Hackers know the faster they move, the more data they can steal, and the more damage they can do to your enterprise. It’s a race to see whether cyber-attackers can move faster than your IT security team. And you don’t want to be on the wrong side of that equation. Optimizing your alert management process is one way to move fast and allow your teams to take timely action, streamline workflows, and improve overall IT operations.
In an ideal world, all alerts would be similar, and your organization would quickly bounce back from an attack. But enterprises and cyberattacks are complex, especially today when enterprise IT infrastructure is more diverse and layered than ever. Coping with such complexity requires a different approach to alert management; an approach that goes further than simply responding to alerts in chronological order or assuming that every alert requires action.
Alert Management Challenges :
IT infrastructures of most enterprises are a complex mix of physical and virtual machines, software-defined networks, cloud systems, connected sensors, etc. all layered over one another. The origin of an alert thus could be hard to track, and the problem could be rooted in a different part of the infrastructure than where the alert appeared.
Diverse technologies and processes
Some enterprise applications could be hosted locally while others could be on the cloud and managed by third-party providers. This disparate medley of applications and services often making it hard to track alerts. As a result, enterprises end up using several monitoring tools to track scores of alerts every day. This piecemeal and disconnected approach can lead to alert tsunami, making it harder to prioritize alerts for remediation.
It can be very hard to measure the severity of an alert and sort out actionable alerts. Without alert prioritization, IT teams end up looking at each alert and hence suffering from alert fatigue.
Overwhelming alert volume
Most enterprise applications and systems require round-the-clock monitoring. Imagine the sheer volume of alerts they would have to deal with on a daily basis. This never-ending stream of alerts can lead to alert fatigue and slowdown response time.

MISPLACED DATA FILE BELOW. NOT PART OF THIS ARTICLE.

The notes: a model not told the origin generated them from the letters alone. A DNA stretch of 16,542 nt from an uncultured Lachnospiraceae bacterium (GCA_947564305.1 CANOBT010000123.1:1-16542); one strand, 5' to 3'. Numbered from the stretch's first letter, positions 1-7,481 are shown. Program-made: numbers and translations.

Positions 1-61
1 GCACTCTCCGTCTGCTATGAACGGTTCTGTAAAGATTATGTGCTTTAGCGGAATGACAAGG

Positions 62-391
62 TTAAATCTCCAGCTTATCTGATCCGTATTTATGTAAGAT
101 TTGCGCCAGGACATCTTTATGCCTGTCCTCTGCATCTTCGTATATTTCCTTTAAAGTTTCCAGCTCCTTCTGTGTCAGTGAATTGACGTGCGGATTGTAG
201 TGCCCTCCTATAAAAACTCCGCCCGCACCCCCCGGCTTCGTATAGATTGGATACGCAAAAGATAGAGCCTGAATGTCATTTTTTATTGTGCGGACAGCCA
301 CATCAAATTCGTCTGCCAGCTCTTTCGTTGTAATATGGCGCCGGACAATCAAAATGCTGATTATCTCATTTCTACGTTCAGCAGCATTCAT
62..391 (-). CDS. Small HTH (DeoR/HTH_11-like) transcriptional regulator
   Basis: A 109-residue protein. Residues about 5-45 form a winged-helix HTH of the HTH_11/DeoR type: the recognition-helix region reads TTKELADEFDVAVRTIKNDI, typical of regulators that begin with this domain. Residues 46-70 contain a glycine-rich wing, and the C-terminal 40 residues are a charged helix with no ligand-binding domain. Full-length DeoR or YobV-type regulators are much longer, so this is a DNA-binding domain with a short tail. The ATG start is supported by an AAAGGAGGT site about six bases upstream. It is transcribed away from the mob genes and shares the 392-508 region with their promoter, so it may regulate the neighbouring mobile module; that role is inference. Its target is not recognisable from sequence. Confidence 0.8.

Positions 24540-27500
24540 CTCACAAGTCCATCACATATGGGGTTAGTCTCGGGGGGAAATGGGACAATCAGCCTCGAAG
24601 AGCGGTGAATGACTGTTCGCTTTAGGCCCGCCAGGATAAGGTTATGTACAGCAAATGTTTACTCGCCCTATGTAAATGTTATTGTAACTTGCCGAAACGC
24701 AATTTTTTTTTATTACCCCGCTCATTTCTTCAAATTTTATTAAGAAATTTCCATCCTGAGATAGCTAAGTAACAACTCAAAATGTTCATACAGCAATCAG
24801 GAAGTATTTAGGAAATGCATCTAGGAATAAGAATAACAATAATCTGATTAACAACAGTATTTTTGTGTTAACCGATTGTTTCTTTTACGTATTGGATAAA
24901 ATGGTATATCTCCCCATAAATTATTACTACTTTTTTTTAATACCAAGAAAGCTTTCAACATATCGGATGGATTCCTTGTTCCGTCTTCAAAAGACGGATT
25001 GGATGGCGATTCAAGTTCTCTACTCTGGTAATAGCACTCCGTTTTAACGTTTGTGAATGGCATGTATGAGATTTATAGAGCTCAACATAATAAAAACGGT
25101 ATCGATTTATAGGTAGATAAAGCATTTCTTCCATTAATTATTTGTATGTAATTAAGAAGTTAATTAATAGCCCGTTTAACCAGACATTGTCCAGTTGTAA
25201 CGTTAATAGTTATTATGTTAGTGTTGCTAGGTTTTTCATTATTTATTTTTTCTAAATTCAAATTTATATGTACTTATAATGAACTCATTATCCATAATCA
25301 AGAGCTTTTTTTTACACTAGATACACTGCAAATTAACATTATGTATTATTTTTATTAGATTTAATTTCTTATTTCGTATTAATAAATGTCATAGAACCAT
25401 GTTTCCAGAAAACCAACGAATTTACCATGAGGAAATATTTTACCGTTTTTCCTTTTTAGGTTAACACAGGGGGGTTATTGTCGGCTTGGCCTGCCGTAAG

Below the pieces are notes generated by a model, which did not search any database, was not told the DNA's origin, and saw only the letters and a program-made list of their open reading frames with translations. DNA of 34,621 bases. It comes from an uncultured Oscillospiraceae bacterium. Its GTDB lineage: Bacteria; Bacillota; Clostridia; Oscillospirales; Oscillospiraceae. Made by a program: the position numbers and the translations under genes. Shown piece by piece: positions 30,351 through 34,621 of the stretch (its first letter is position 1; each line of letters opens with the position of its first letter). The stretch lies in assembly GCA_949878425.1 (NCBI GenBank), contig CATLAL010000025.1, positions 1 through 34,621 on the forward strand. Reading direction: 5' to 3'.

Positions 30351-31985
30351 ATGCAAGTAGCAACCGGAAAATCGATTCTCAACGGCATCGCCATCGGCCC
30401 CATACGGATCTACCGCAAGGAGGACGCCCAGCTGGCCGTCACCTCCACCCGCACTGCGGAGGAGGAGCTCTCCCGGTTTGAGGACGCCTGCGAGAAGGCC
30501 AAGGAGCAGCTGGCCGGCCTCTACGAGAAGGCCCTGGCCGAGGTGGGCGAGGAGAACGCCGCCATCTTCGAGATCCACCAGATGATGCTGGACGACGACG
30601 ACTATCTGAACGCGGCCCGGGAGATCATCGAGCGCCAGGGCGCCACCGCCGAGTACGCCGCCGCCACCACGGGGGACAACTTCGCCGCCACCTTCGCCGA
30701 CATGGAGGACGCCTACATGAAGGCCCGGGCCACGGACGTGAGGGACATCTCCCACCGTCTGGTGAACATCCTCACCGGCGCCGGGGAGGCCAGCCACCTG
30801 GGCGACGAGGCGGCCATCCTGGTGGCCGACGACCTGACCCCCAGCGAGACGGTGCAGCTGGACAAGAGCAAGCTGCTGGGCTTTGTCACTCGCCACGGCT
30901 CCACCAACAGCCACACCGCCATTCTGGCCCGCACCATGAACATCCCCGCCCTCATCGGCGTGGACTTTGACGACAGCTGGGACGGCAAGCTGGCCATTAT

Optimizing the Alert Management Process :
Intelligent alert prioritization
Not all alerts require attention, and even actionable alerts can be split into different risk categories. Intelligent alert prioritization helps with pinpointing the systems and applications with the highest risk levels, targeting known attack vectors, and maintaining an active list of known high-risk attackers. Low-priority alerts can be suppressed and attended to, when necessary, by IT security admins. With reduced alert noise and decluttered dashboards, the result is a significantly reduced response time and better focus on the most pressing, high-risk threats.
Perform root-cause analysis
Root-case analyses are needed to identify any underlying reasons behind an alert by going deeper than what’s immediate and seemingly obvious. Over time, root-cause analysis helps enterprises build a preventative stance by enabling a proactive approach and resolving possible causes before they can lead to an event.
Ask the right questions for better visibility
After establishing and optimizing alert management processes and IT workflows, enterprises also must test, measure, and refine these regularly, to ensure that these processes continue to work well for the enterprise. IT security heads should ask questions such as how much time was taken to triage an alert, the response time for recurring alerts, number of resources involved in alert response and resolution, percentage of alerts missed, and so on.
Send different alerts to different people
An inefficient alert management process will direct all alerts to every member on the IT security team, regardless of roles, access level, skillsets and availability. Automation is one way to ensure that alerts reach the right people and ensure timely response, accurate triage, and faster remediation.
Alert management processes in an enterprise need to be efficient and agile. Downtime caused by an event could mean loss of revenue, damage to reputation, upset customers, regulatory and compliance penalties, inefficiencies in IT teams as resources are pulled away from critical work to handle alerts, and a rise in operational costs.
Monitoring the complex IT infrastructures of today without becoming overwhelmed demands optimized alert management which can streamline the IT security team’s ability to identify, prioritize, and resolve alerts so they can stay within their SLA targets. Optimizing alert management processes also helps control the impact of an event on the business, reduces alert fatigue, optimizes IT resources, and ensures operational efficiency.